Helping to clean up Newham's air: Wood Burning
Did you know that if you can smell smoke, it means the tiny soot particles could gradually harm your health. Health experts recommend avoiding wood burning due to the harmful level of particulates emissions, enhancing indoor and outdoor air pollution.
Newham as a smoke control area - Consultation
Many parts of the UK are smoke control areas where you can’t emit smoke from a chimney unless you’re burning an authorised fuel or using ‘exempt appliances’, for example burners or stoves.
You can be fined up to £1,000 if you break the rules.
Under the Clean Air Act 1993, Newham is declared as a smoke control area, which means if you live in a smoke control area you must comply with the following:
- It is an offence to emit smoke from a domestic chimney.
- It is an offence for any person or company to obtain or deliver unauthorised fuels to a building, unless an exempt appliance is in use.
In light of changes made to the Clean Air At 1993, via the Environment Act 2021, Newham recently undertook a consultation on revoking all historical Orders and re-declaring the whole of the borough as a Smoke Control Area.
The amendments made to the Clean Air Act 1993 will now enable Local Authorities to:
- Impose financial penalties for emissions of smoke in a Smoke Control Area, removing this as a criminal offence
- Introduces offences relating to the sale and acquisition of solid fuel in England
- To apply smoke control orders to vessels (i.e. houseboats)
The consultation ran until 13 October 2023. We are now collating responses, with the hope of bringing the Order into action in early 2024, in line with Clean Air Act requirements.
What can you burn in a smoke control areas?
In a smoke control area you can only burn fuel on the list of authorised fuels, or any of the following ‘smokeless’ fuels:
- Low volatile steam coals and other ‘authorised fuels’
Unauthorised fuels, such as wood, can only be burned in exempt appliances such as some boilers, cookers and stoves.
Outdoor ovens, burners and barbecues
You can use outdoor barbecues, chimineas, fireplaces or pizza ovens. Any of these appliances that release smoke through a chimney of a building - for example a summerhouse - can only burn authorised fuel or must be exempt.
You’re allowed but should avoid garden bonfires in smoke control areas and follow the rules on bonfires.
Burning household rubbish
You must never burn household rubbish. Please follow this link for more information.
Sale of solid fuels
Since 1 May 2021, the Air Quality Solid Fuel regulations have come into force restricting the sale of wet wood and bitumen coal.
Changes Since 1 May 2021
- From the 1 May 2021, the sale of bitumen coal from retail suppliers has been banned. Only approved coal merchants are permitted to continue selling bitumen coal until 1st May 2023.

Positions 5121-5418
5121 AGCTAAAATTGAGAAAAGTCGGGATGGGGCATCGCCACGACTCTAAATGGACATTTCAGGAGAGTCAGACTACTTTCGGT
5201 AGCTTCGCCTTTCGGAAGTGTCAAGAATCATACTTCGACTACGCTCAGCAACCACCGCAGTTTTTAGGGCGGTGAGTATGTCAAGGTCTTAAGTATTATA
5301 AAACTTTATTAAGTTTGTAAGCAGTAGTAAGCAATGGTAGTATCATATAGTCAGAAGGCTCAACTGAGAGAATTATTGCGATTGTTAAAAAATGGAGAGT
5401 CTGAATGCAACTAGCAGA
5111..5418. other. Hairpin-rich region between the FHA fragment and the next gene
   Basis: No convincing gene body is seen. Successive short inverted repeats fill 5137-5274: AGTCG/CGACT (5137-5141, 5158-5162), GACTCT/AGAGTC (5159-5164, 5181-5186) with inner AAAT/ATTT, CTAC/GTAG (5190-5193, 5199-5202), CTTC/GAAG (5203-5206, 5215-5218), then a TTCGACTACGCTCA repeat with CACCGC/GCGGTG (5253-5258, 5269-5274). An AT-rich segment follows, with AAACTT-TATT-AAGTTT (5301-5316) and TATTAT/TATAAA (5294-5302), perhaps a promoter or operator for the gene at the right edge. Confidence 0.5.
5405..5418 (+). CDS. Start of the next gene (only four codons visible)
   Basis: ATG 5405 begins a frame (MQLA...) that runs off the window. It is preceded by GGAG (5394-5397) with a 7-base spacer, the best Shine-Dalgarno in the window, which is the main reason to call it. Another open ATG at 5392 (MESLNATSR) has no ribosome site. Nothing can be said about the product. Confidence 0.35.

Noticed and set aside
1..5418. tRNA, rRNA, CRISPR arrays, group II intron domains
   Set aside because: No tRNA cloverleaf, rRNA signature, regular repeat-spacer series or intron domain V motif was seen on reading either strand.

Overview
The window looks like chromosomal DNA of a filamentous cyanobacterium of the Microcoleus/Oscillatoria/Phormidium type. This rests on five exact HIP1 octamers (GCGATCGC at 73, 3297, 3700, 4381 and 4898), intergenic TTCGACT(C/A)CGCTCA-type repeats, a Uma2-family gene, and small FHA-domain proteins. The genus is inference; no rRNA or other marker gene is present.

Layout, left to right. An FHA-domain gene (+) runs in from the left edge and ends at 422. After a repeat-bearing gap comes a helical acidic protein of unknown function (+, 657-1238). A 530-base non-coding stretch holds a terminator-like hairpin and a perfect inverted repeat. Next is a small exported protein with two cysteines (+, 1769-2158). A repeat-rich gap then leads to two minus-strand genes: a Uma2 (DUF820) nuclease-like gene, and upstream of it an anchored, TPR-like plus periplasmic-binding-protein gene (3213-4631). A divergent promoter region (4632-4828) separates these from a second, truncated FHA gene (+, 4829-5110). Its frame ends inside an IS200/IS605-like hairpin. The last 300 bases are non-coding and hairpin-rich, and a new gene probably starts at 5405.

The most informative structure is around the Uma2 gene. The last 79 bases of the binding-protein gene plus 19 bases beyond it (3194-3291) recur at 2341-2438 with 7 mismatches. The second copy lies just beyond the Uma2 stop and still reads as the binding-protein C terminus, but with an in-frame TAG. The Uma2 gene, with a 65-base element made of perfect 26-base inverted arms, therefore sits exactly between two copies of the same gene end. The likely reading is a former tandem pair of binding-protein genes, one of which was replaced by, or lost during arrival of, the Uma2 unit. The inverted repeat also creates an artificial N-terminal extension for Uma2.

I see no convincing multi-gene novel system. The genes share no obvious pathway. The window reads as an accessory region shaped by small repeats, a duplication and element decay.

- Quantities of wood less than 2 cubic meters must be certified to have a moisture content less than 20% by the approved wood certification body and display the ready to burn logo on all packaging.
- A person must not supply a relevant unit of wood if, after the issue of a certificate, there is reason to believe that the moisture content of the wood exceeds 20 per cent.
- A person must not supply a manufactured solid fuel that is not an authorised fuel.
- A person who contravenes any of the prohibitions above commits an offence and is liable on summary conviction to a fine.
Wood burning and your health
People at home are often exposed to particulates less than 2.5 micrograms in quantities that exceed World Health Organization guidelines for household air pollution (PDF). Short-term and long-term exposure to these particulates, can lead to asthma, heart disease and worsen existing health conditions and risk of early deaths from respiratory and cardiovascular diseases. Even when burning wood in an “exempt appliance” your health is a risk from poor indoor air quality.
Canal boats and wood or diesel burning for heating
Inland waterway corridors provide a cleaner, greener space for walking, cycling and recreational activities. Trees and vegetation along the waterways help clean the air and regulate the environment for people and wildlife to flourish. While boats are by no means a major contributor to urban air pollution concentrations they can have a localised impact on air quality. Those most at risk from boat engine fumes are boaters themselves. Under the amendments made to the Clean Air Act 1993, domestic burning from vessels is now covered under the regulations and wood burning must be in compliance with the regulations highlighted above. Using cleaner sources of energy, will benefit boaters’ health and contribute to cleaner air for everyone. Please download our informative flyer (PDF) for more information.
Report smoke or other burning related nuisances
If a neighbour is frequently having a bonfire and it is causing a problem, talk to your neighbour. They may not be aware that the bonfire is a nuisance to others. If the problem continues, call us on 020 8430 2000.
Report a bonfire on an industrial or commercial site
If you run a business, you must make arrangements to get rid of your rubbish in the right way, either through our commercial waste service or a private waste company.
Under the Clean Air Act, it is illegal for a business to use a bonfire to burn materials which cause dark smoke such as plastic, paint tins or rubber. You could face a fine of up to £20,000. We will investigate commercial bonfires that cause dark smoke or a general nuisance, to report one, call us on 020 8430 2000.
If you think you smell gas, call The National Grid immediately on 0800 111 999